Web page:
But what happens when a UCB licensed is cancelled? Experts underscored that when a UCB’s licence gets cancelled, depositors holding balances over and above the maximum deposit insurance amount of ₹5 lakh lose money. If a depositor has ₹10 lakh deposit with such a bank, only the insured ₹5 lakh is received. 

This is why even the regulator prefers amalgamation of a weak UCB with their stronger counterparts, instead of cancelling licences, so that depositors with cash balance of over ₹5 lakh are protected. 

“RBI cancels licence only when it becomes impossible to revive a bank. So, instead of exploring merger after becoming sick, UCBs should do so prior to reaching such a stage,” says Jyotindra Mehta, President, National Federation of Urban Cooperative Banks and Credit Societies (NAFCUB).

Mehta believes that smaller UCBs have understood that they will not be able to bring in technology as it is very expensive. Further, referring to the RBI’s stipulation that UCBs with deposit size of ₹100 crore and above should constitute Board of Management (BoM), comprising persons with special knowledge and practical experience in banking, for allowing them to expand their area of operation and open new branches, he said such expertise is hard to come by in certain locations..

That said, Mehta expects the number of amalgamations to come down once the Umbrella Organisation (UO) for the UCB sector — the National Urban Co-operative Finance and Development Corporation — gets in the groove.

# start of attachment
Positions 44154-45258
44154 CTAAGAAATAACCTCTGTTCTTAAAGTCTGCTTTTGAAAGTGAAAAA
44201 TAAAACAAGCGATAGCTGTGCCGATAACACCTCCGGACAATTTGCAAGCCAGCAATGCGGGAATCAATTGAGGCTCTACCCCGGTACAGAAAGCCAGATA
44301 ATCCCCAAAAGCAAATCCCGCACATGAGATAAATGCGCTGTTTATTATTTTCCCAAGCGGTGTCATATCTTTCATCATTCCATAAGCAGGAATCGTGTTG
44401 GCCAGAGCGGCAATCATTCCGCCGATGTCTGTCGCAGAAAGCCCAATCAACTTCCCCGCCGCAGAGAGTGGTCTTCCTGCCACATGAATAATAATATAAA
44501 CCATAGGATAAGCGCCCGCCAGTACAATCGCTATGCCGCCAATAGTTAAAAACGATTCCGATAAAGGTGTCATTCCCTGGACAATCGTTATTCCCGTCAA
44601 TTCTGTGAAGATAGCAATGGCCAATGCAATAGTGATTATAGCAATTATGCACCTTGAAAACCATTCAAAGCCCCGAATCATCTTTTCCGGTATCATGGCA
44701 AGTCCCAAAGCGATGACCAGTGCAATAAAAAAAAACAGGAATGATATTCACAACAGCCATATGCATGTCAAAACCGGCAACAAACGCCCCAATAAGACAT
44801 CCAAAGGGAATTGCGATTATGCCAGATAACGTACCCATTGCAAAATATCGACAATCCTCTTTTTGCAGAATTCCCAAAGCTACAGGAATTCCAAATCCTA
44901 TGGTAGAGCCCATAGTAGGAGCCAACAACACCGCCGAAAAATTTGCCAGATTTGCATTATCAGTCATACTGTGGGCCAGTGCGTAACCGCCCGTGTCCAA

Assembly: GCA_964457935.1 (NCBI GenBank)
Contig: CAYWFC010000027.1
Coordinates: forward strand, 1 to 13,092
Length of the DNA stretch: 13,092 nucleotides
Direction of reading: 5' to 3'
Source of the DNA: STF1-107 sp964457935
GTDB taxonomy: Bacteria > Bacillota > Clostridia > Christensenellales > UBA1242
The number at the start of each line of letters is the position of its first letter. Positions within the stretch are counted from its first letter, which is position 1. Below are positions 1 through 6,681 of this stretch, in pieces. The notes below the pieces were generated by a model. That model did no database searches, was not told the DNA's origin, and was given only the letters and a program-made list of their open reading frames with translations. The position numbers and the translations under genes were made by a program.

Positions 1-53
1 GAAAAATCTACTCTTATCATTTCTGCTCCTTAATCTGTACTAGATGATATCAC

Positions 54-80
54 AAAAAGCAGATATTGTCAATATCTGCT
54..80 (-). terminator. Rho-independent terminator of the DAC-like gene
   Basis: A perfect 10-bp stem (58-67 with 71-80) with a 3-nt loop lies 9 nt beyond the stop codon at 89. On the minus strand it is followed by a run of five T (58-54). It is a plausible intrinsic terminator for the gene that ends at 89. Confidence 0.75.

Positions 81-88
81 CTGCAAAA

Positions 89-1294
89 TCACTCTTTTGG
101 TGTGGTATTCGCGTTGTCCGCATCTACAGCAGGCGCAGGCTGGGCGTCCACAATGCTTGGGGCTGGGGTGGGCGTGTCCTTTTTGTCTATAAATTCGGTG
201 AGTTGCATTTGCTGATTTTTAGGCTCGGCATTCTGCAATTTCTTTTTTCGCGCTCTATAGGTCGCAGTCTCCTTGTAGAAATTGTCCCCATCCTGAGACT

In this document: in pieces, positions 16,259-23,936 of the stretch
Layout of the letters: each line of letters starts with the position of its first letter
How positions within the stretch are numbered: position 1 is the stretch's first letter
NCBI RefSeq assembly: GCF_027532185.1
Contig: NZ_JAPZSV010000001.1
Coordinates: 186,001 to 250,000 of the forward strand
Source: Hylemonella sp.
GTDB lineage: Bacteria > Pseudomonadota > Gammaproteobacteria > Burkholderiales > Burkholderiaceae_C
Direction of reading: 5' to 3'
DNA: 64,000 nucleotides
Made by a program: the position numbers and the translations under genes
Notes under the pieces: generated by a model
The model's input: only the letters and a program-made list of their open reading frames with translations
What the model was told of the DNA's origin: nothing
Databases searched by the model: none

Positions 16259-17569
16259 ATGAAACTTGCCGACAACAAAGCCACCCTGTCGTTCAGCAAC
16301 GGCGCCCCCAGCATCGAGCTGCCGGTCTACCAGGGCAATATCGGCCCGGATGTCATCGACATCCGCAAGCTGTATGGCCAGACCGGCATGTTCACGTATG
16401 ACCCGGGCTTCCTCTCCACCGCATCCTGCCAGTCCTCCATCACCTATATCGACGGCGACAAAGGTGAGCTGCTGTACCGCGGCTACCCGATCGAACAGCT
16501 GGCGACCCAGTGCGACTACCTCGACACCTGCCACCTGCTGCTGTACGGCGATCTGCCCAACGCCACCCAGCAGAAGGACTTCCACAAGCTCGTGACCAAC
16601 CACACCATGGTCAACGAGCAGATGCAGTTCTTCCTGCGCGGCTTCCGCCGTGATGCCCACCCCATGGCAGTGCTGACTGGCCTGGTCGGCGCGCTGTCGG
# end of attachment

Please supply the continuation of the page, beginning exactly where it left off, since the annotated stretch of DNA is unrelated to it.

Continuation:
UO, apart from extending liquidity and capital support to its member UCBs, is expected to set up Information and Technology (IT) infrastructure for shared use of members to enable them to widen their range of services in the wake of advances in information and communication technology at a relatively lower cost. It can also offer fund management and other consultancy services.  

Govt, RBI to the rescue 

Understanding that there is a genuine problem and depositors of UCBs need to be protected, the government and RBI have put in place some critical measures after the PMC Bank debacle. First is increasing the deposit insurance cover five-fold to ₹5 lakh to protect depositors.

The government enacted the Banking Regulation (Amendment) Act, 2020, to protect the interests of depositors and strengthen co-operative banks by improving governance and oversight by the RBI, while enabling them better access to capital. 

A significant feature of this measure is that it enables the RBI to reconstruct or amalgamate a bank, with or without implementing a moratorium, provided there is approval of the Central government. This enabled the merger of fraud-hit PMC Bank with Unity Small Finance Bank. 

Clearly, in the interest of ultimate stakeholder (depositor), the wind is in favour of more consolidation among UCBs. This could be the silver bullet to ensure they become stronger, especially when without scale facing stiff competition from nifty rivals such as small finance banks and NBFCs could be a tall ask.